Stocks making the biggest moves midday: GameStop, Dexcom, Cano Health and more

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Traders work on the trading floor at the New York Stock Exchange (NYSE) below GameStop signage in New York, August 8, 2022.
Andrew Kelly | Reuters

Check out the companies making headlines in midday trading Thursday.

GameStop — Shares of the video game retailer and meme stock jumped more than 8% even after the company reported a wider-than-expected loss for the third quarter. CEO Matthew Furlong told investors the company “is attempting to accomplish something unprecedented in retail … seeking to transform a legacy business once on the brink of bankruptcy,” in a call Wednesday.


Cano Health — Shares of the primary care provider for seniors shed 19.8% after Bloomberg reported that Daniel Loeb’s Third Point sold its remaining stake due to concerns about liquidity. The hedge fund owned a 3.5% position in October.

Ciena — Shares of Ciena surged 19.8% after the maker of networking equipment reported better-than-expected fiscal fourth-quarter results. The company also said it sees “outsized” revenue growth in fiscal 2023.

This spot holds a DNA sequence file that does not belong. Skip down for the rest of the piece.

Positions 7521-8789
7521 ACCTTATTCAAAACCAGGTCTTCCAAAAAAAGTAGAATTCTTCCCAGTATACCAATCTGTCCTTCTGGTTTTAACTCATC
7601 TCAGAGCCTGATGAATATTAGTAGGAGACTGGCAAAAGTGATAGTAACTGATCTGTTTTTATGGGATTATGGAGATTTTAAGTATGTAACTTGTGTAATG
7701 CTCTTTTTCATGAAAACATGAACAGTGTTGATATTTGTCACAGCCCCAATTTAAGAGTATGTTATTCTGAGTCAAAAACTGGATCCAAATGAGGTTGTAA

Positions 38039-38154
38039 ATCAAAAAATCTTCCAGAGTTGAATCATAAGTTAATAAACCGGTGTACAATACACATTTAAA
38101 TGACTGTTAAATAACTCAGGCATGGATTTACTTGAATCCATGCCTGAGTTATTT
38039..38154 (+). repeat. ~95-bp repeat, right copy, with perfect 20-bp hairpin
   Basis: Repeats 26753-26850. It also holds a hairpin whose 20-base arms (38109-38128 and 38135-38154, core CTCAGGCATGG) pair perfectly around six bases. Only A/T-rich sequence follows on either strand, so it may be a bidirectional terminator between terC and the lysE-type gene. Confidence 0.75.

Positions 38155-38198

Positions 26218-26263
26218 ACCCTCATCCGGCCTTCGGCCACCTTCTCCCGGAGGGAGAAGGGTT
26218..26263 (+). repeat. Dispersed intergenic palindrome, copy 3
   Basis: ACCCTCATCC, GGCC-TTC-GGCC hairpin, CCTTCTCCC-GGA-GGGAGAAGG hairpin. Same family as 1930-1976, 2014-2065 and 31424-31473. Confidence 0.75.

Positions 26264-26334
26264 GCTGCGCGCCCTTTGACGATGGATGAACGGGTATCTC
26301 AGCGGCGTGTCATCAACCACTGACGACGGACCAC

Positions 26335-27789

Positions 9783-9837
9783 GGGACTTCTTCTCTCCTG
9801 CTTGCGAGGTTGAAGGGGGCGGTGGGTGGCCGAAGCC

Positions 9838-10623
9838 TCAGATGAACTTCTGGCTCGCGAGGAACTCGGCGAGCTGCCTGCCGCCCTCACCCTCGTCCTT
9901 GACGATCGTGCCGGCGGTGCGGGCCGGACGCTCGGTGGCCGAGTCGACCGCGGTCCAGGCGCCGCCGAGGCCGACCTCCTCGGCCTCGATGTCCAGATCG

DigitalOcean Holdingsinitiated the stock as a buy and said it expects its consumption-based model and initiatives “to land larger customers and better mine the market opportunity.” It also said the cloud infrastructure company’s managed services offerings can help its revenue growth in the medium-term.

Express — The apparel retailer rallied more than 38% after announcing a strategic partnership with brand management firm WHP Global. CEO Tim Baxter said the partnership will “drive greater scale and profitability” and strengthen its balance sheet

PVHnamed the company a top pick. UBS said it was one of the most likely to beat expectations in earnings next year from a list of about 40 stocks, while also saying it had faith in its business transformation plan. surpassed estimates in its latest earnings report. The enterprise artificial intelligence software company reported a loss of 11 cents per share on revenue of $62.4 million. Analysts polled by Refinitiv were forecasting a loss of 16 cents per share on revenue of $60.9 million.

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— CNBC’s Sarah Min, Carmen Reinicke, Yun Li, Alex Harring and Michelle Fox contributed reporting

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